Johansen cracked iTunes DRM scheme in November by releasing code for a small Windows program that dumps the stream to disk in raw AAC format. This raw format required some trivial additions to convert it to an MP4 file that could be played on any capable computer.

But in the best Apple ease-of-use tradition, Johansen has now made this completely seamless, integrating it with the VideoLAN streaming free software project.

How it works
Johansen deduced that the system key that locks the locked music to a single Windows computer is derived from four factors: the serial number of the C: drive, the system BIOS version, the CPU name and the Windows Product ID.

"When you run the VideoLAN Client under Windows it will write the user key to a file. The user key is system independent and can thus be used by the GNU/Linux version of VLC," he explains.

While Apple's iTunes Music Store is restricted to Windows and Apple computers, and Apple only supports its own iPod player as a playback device, VideoLAN is GPL software that runs on a wide variety of computers including Linux, the BSDs, Solaris and even QNX. Although users are at present permitted to burn a CD with music they've purchased, only three Apple or Windows computers are "authorized" at any time. These terms may be tightened at any time, Johansen himself noted recently.

"The RIAA can at any time change the DRM rules," he wrote in November, "and considering their history, it's likely that they will when the majority of consumers have embraced DRM and non-DRM products have been phased out. Some DVDs today include commercials which can't be skipped using 'sanctioned' players. If the RIAA forces Apple to include commercials, what excuses will the Mac zealots come up with? 'It's a good compromise'?"

Reaction
"The restrictions are very frustrating for consumers, and frankly, are unnecessary," Electronic Frontier Foundation attorney Fred Von Lohmann told The Register.

"Every song on iTunes Music Store has been available on the Peer to Peer networks within four hours. All the DRM does is frustrate legitimate consumers; it doesn't stop file sharing," he says. "The real innovation of the last several years was Kazaa and the other file sharing applications. These are leaps and bounds more relevant than iTunes Music Store."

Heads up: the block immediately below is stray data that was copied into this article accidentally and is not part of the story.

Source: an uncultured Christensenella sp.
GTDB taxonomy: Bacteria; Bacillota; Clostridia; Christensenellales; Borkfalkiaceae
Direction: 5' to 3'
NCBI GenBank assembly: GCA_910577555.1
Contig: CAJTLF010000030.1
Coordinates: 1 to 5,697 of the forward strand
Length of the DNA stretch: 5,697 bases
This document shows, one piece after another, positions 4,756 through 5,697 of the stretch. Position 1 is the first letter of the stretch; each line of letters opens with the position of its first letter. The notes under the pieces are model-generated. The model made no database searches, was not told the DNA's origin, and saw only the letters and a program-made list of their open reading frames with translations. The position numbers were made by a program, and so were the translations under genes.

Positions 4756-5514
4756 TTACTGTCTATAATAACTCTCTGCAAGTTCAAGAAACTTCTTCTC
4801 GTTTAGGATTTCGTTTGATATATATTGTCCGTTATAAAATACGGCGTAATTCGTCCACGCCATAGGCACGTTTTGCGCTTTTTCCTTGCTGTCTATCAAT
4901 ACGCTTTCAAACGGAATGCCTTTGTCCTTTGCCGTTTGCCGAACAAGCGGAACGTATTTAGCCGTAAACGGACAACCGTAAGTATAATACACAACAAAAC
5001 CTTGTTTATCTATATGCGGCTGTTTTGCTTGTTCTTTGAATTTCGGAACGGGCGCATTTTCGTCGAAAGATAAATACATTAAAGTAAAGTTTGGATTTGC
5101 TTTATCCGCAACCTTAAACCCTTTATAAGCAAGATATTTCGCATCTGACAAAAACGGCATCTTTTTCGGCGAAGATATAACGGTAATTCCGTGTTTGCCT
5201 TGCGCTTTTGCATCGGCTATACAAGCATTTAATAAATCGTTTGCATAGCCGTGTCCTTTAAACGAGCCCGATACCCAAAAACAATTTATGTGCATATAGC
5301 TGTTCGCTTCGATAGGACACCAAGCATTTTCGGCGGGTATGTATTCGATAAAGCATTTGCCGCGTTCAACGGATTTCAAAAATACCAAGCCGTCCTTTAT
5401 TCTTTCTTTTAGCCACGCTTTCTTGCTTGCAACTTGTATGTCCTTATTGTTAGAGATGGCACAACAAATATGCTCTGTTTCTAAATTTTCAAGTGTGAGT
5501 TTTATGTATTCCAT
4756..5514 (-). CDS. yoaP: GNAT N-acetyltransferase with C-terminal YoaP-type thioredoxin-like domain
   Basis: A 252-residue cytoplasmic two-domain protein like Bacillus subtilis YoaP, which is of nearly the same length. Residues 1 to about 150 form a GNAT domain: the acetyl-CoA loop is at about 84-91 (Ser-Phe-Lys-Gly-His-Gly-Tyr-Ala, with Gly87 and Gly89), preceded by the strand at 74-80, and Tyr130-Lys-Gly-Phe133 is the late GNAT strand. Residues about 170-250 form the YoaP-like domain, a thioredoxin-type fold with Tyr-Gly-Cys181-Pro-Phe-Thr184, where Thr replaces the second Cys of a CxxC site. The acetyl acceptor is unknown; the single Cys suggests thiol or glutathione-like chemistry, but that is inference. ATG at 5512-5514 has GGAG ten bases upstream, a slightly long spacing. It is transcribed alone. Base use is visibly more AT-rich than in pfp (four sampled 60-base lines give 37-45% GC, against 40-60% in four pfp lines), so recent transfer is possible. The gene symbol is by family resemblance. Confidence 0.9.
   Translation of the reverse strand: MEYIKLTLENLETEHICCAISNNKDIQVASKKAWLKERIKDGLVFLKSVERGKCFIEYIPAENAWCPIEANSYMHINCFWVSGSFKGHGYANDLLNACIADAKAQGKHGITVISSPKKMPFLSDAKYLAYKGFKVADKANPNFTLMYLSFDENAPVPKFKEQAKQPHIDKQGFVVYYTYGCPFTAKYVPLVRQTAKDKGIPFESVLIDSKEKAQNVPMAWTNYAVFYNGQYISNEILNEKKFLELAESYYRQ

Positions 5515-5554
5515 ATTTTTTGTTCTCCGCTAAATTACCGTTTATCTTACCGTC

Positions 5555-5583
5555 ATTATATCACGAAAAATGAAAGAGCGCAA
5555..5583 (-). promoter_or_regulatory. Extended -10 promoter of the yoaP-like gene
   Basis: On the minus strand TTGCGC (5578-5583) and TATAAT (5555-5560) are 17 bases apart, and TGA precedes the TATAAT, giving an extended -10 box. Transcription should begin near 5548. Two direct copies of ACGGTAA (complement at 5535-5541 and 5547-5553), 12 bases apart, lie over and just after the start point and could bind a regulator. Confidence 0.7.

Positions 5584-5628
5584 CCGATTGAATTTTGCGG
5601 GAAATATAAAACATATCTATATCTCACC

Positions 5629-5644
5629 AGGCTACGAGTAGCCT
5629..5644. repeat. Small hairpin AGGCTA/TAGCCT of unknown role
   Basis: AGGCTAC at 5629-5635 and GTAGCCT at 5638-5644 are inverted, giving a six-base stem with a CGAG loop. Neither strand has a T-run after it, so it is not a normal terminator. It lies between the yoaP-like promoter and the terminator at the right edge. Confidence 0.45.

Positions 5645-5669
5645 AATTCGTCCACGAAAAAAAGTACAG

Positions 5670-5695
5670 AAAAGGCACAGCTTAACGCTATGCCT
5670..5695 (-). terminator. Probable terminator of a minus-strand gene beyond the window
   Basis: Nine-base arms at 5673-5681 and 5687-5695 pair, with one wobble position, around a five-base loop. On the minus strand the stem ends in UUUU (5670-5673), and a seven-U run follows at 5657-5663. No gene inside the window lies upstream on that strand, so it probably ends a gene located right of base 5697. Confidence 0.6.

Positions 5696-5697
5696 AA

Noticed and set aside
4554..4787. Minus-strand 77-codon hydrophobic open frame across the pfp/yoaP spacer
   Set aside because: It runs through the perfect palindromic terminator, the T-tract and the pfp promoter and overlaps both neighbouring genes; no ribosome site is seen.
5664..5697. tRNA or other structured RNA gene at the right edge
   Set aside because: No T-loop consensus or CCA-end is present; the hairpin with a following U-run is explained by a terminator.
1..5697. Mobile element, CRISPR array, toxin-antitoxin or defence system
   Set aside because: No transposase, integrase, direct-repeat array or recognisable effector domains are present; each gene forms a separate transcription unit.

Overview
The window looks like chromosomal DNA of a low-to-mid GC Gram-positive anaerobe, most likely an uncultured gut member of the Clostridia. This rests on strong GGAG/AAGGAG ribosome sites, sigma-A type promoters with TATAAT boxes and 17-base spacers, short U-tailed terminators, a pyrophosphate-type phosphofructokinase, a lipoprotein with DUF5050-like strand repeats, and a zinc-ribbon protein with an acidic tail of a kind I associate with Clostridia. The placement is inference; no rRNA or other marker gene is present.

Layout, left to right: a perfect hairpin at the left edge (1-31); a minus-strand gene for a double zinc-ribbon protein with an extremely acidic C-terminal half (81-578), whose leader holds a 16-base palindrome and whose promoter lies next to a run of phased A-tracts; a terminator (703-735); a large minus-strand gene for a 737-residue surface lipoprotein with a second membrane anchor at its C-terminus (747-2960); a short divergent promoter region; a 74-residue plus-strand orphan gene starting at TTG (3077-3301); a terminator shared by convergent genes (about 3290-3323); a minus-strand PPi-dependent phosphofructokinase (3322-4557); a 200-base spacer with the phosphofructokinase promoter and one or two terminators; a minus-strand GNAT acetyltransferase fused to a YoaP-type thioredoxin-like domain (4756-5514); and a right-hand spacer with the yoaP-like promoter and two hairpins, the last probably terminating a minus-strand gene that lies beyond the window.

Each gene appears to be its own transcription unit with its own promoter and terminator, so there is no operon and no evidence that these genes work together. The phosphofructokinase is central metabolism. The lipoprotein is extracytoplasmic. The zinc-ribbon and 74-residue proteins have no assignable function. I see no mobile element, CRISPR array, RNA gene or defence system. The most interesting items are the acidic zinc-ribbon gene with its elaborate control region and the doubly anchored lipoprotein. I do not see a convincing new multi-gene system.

Although the number of downloaders has diminished in the face of lawsuits by the RIAA, tens of millions of Internet users continue to share music on the P2P networks, dwarfing the number of locked-music downloads from DRM stores such as Apple's iTMS.

Apple is widely expected to announce more locked music playback hardware at the MacWorld show in San Francisco this week. But with support growing for flat fee licensing models even amongst record industry executives, today's DRM Goldrush (and the ensuing iTunes vs Windows Media war) could be a very short lived skirmish.

Johansen broke the CSS encryption scheme on DVDs - a case the Norwegian government finally let go - so he could watch a movie that he'd legitimately purchased on his Linux PC. Now millions of Linux users can do the same with iTunes locked music. You can download the code here:





http://developers.videolan.org/cgi-b...sroot=VideoLAN
Source : The Register | Posted by: Courage on January 5th, 2004 22:10 GMT

http://news.softpedia.com/news/2/200...ary/6653.shtml
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Dragon_Amor
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#96
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#96
Turns out the pay more get less concept is deeper than I thought in the music filesgaring universe as proposed changes would have it by the RIAA.

Besides all of the arguments for and against based on technology vs. copyrights vs. privacy rights vs. the distinction between labels and artists hat been pounded around - get this:

What you get on a paid service is a file encoded at a mere 128kps - many encoders describe as radio quality... Couldnt they at least go 320kps for a purchased file? These are files I avoid downloading in the first place because the audio quality simply sucks ass.
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JSM
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#97
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(Original post by Dragon_Amor)
I've published a thesis on Liberalism as a Defense of Native Self-Government. It's enjoyed widespread success.

do you have a copy of it?
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Dragon_Amor
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#98
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All the info detailing the quality of the files available for purchased download can be found on each providers respective websites if you want to check it out. Maximum PC just did a comparison review of iTunes, Rhapody, Roxios iteration of Napster, and MusicMatch's site in their January 2004 issue as well.
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Dragon_Amor
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#99
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#99
Of course I have a copy of it. lol

I wrote it.
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JSM
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#100
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#100
(Original post by Dragon_Amor)
Of course I have a copy of it. lol

I wrote it.
do you have an online copy - that i can see